Chapter 6 Autocorrelation
What is in this Chapter? • How do we detect this problem? • What are the consequences? • What are the solutions?
What is in this Chapter? • Regarding the problem of detection, we start with the Durbin-Watson (DW) statistic, and discuss its several limitations and extensions. We discuss Durbin's h-test for models with lagged dependent variables and tests for higher-order serial correlation. • We discuss (in Section 6.5) the consequences of serially correlated errors and OLS estimators.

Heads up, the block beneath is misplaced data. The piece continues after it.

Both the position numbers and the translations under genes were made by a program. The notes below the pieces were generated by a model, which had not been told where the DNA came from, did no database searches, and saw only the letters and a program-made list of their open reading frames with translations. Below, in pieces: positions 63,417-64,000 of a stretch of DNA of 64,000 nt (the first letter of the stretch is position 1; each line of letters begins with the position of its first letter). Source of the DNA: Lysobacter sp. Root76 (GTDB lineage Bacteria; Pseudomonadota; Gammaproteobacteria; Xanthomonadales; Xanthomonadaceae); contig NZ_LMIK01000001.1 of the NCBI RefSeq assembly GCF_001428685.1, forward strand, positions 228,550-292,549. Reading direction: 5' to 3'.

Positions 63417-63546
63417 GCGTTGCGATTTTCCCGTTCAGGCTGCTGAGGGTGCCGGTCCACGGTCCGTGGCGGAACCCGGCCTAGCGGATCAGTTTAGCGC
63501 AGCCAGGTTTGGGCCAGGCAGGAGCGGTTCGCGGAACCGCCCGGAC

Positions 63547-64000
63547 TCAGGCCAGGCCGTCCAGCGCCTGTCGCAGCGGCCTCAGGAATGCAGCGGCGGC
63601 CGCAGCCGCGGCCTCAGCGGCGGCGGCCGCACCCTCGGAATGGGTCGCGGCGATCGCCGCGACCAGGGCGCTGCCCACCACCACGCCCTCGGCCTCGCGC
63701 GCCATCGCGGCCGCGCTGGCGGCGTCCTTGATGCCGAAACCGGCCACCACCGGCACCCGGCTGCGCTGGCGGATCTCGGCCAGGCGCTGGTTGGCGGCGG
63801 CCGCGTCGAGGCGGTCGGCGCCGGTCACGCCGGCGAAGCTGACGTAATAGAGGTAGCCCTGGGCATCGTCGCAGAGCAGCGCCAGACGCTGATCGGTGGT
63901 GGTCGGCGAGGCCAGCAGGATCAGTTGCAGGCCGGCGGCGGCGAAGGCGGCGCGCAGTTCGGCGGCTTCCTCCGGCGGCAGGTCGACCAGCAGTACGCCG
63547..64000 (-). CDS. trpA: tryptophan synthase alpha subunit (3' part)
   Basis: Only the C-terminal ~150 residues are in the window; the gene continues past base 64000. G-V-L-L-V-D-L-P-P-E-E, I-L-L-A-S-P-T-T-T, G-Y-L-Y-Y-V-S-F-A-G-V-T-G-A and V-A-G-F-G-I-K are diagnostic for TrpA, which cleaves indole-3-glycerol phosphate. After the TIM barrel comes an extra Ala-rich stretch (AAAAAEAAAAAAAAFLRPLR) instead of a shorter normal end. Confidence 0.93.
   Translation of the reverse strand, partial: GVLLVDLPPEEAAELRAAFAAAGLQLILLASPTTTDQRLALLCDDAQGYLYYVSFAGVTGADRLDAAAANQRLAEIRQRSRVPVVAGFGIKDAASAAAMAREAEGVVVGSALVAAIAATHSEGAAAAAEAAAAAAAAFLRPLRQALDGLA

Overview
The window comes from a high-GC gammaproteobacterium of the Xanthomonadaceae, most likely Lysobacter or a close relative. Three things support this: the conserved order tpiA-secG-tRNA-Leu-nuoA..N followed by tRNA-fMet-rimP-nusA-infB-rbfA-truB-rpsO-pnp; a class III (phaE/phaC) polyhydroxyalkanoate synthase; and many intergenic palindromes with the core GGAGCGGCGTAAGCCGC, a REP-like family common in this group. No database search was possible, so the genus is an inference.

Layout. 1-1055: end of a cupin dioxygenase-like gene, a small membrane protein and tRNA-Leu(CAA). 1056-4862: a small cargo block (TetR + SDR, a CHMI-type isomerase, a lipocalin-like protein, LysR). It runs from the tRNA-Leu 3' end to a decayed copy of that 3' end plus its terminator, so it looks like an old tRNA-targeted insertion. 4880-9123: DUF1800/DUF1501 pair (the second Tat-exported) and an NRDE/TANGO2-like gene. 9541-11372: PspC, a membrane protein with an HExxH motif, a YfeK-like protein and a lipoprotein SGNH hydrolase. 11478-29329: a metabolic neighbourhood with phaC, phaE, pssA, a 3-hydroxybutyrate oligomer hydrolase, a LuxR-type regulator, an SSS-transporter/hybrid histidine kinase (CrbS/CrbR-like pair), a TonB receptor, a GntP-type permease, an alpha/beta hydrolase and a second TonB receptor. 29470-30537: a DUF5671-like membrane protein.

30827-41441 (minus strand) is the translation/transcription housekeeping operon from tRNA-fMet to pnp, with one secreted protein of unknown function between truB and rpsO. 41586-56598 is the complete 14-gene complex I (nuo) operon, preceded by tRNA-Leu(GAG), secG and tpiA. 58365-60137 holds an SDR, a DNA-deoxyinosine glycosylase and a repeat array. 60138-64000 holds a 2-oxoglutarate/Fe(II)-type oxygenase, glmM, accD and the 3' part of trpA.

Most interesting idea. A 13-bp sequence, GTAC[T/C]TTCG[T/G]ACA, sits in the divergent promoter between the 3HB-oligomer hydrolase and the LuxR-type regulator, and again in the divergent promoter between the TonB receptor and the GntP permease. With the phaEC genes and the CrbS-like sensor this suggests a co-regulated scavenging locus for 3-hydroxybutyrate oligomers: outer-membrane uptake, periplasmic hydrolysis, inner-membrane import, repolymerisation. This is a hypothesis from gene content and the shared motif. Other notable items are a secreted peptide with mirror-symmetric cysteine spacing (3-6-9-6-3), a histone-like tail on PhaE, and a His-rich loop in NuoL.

What is in this Chapter? • The solutions to the problem of serial correlation are discussed in Section 6.3 (estimation in levels versus first differences), Section 6.9 (strategies when the DW test statistic is significant), and Section 6.10 (trends and random walks). • This chapter is very important and the several ideas have to be understood thoroughly.
6.1 Introduction • The order of autocorrelation • In the following sections we discuss how to: • 1. Test for the presence of serial correlation. • 2. Estimate the regression equation when the errors are serially correlated.
6.3 Estimation in Levels Versus First Differences • Simple solutions to the serial correlation problem: First Difference • If the DW test rejects the hypothesis of zero serial correlation, what is the next step? • In such cases one estimates a regression by transforming all the variables by ρ-differencing(quasi-first difference) or first-difference